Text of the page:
The Falkland Islands: A Birder’s Grail Destination

The Falkland Islands: A Birder’s Grail Destination

The otherworldly, windswept Falklands are home to such a vast and diverse array of wildlife--including five species of penguins--that the archipelago has become a grail destination for adventurous birders and nature lovers.

By Scott Weidensaul/Photography by David Nicolas
Published: May-June 2013

Claimed by England, Spain, and France, the Falklands have been argued over for centuries. In the early 1800s Argentine gauchos chased feral cattle across the grassy moors. The HMS Beagle docked here twice, in 1833 and 1834. In both cases, the young gentleman naturalist aboard was decidedly underwhelmed. The islands, Charles Darwin said, presented "a desolate and wretched aspect," but both times Darwin missed the breeding seasons and their immense colonies of penguins, albatrosses, seals, sea lions, and elephant seals.

Upland geese were my first taste of the extraordinary tameness of Falklands wildlife. One morning at daybreak I strolled out across East Falkland's meadows. Flocks of geese barely budged from my path, the white males crisply barred with black. Long despised by sheep farmers as competitors for grass, the upland goose is one of three birds in the Falkland Islands, including feral mallards and domestic geese, with no protection; in fact, you can order wild goose prepared half a dozen ways in local restaurants. Yet in spite of centuries of persecution, they remain abundant and almost absurdly naive.

Such naivete, I was to learn, is the hallmark of almost every creature in these windswept islands (home to more than 20 Important Bird Areas identified by BirdLife International). I spent ridiculously happy hours sitting amid thousands of striped Magellanic penguins, which brayed like donkeys from the entrances to their nest burrows; with mated pairs of king penguins, blue-gray and orange, trumpeting in unison over their fuzzy chicks; with king cormorants and rockhopper penguins on a rocky cliff high above the sea, the breeze making the golden head plumes of the penguins dance and shimmer.

On Sea Lion Island, where I had my close encounter with the gentoo penguins, Audubon photographer David Nicolas and I eased through a forest of tussac grass, a uniquely Falklands ecosystem--immense, tight-packed grass clumps that rose on trunklike columns high above our heads, forcing us to squeeze and snake between them as we pushed through overlapping curtains of their down-hanging leaves.

The silence was broken by the loudest, longest, deepest belch I'd ever heard, a basso profundo that made my bones rumble. Peering warily behind a screen of tussac, I found a southern bull elephant seal--18 feet long and probably weighing four tons--looking at us sleepily; it opened its pink mouth and thundered another majestic burp that made its pendulous snout quiver, and then slumped down against its six compatriots, all snoozing in the tussac.

Even by Falklands standards, Sea Lion Island has a lot of birds--and that's because of what it lacks. The main land masses, and many of the larger islands, have been grazed hard by sheep, cattle, and horses, which devoured much of the native tussac groves that once rimmed the Falklands. Introduced predators, including foxes, cats, and rats, reduced birdlife to an even greater extent. As a result, it's only on the islands without these aliens that you get the fullest sense of what the Falklands were like before people.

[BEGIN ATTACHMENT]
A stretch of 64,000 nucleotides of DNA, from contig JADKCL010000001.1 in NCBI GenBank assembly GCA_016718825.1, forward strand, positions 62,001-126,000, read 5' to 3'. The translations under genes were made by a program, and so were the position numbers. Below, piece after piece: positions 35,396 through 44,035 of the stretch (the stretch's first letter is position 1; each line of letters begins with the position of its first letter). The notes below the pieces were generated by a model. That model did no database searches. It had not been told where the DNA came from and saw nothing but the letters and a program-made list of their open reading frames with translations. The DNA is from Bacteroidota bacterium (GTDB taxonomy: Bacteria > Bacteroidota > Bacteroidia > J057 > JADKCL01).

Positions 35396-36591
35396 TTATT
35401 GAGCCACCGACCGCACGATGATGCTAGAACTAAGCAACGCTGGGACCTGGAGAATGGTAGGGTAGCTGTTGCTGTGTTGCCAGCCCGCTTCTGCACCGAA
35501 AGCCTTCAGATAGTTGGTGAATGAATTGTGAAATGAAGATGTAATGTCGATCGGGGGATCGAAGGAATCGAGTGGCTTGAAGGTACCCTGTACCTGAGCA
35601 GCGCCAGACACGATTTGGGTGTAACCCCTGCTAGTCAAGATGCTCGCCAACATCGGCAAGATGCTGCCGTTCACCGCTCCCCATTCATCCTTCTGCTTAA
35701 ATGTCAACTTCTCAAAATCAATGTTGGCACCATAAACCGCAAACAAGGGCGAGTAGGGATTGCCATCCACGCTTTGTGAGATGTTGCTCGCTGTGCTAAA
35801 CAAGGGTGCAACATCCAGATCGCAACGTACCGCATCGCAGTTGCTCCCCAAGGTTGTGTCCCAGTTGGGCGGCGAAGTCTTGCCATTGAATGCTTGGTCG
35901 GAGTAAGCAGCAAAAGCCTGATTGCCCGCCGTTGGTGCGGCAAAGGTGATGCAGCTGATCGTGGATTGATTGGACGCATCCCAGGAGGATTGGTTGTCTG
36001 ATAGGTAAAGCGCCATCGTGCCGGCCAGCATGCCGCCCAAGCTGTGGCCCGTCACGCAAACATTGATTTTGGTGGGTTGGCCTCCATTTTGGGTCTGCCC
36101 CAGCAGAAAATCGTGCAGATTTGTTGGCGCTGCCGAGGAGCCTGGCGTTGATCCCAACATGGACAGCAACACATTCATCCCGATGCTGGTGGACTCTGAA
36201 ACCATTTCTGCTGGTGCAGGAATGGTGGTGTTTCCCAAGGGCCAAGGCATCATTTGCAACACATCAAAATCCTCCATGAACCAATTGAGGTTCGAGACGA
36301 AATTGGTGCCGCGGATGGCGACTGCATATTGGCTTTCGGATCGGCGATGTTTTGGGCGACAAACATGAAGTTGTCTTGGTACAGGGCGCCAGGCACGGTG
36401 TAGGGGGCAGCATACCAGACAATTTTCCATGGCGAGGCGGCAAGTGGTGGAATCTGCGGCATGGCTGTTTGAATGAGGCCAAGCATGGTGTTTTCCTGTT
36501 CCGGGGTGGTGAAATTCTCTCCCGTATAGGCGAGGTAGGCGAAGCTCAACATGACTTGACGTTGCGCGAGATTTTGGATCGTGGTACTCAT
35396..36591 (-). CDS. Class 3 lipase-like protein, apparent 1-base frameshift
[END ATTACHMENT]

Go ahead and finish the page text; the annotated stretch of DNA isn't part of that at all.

Carcass Island is such a place. As with Sea Lion and most of the outer islands, the easiest way to get there is with FIGAS, the government-run air-taxi service. Our nine-passenger prop plane flushed a loafing flock of upland geese from the grassy pasture that served as a landing strip. We were greeted by Rob McGill--a cheerful, weathered man wearing short sleeves, despite a biting wind.

In 1974 McGill and his wife, Lorraine, both native Falklanders, bought this 4,680-acre island, which has been a sheep operation for more than a century. For 21 years they raised livestock and ran a hostel for boarding school students. When they needed to bolster their income, they became among the first to fashion an agricultural/tourism compromise that's now common in the Falklands--working farms that take in summer guests. The McGills still run plenty of sheep and cattle, but they also converted their lushly landscaped farmhouse into a lodge known for its food as well as its wildlife.

Carcass was nothing short of spectacular. Falklands thrushes, which look like brick-colored robins, haunted the thickets around the McGill home with black-chinned siskins. Kelp geese--the females boldly barred in black, the males an immaculate white--drank from a rivulet of freshwater running down to the nearby cove. Rob has replanted enormous areas of tussac, restoring critical habitat. At Leopard Beach hundreds of gentoo and Magellanic penguins sat stoically atop tall dunes, their hunched backs turned to the wind-driven sand, the evening light low and buttery. Nearby, lines of gentoos headed toward their colony. Like many gentoo nesting sites, they lay half a mile inland and almost 600 feet up the rocky slopes.

Striated caracaras--oddly long-legged raptors related to falcons, known locally as Johnny rooks and found only in the Falklands and on Tierra del Fuego--patrolled the outskirts of the gentoo colony. Striated caracaras take big prey; we saw a pair with their three grown chicks consume what was left of an upland goose, which like penguins are a large and formidable quarry for raptors, though not for these pack hunters. They were long persecuted in the Falklands but now enjoy wider legal protection.

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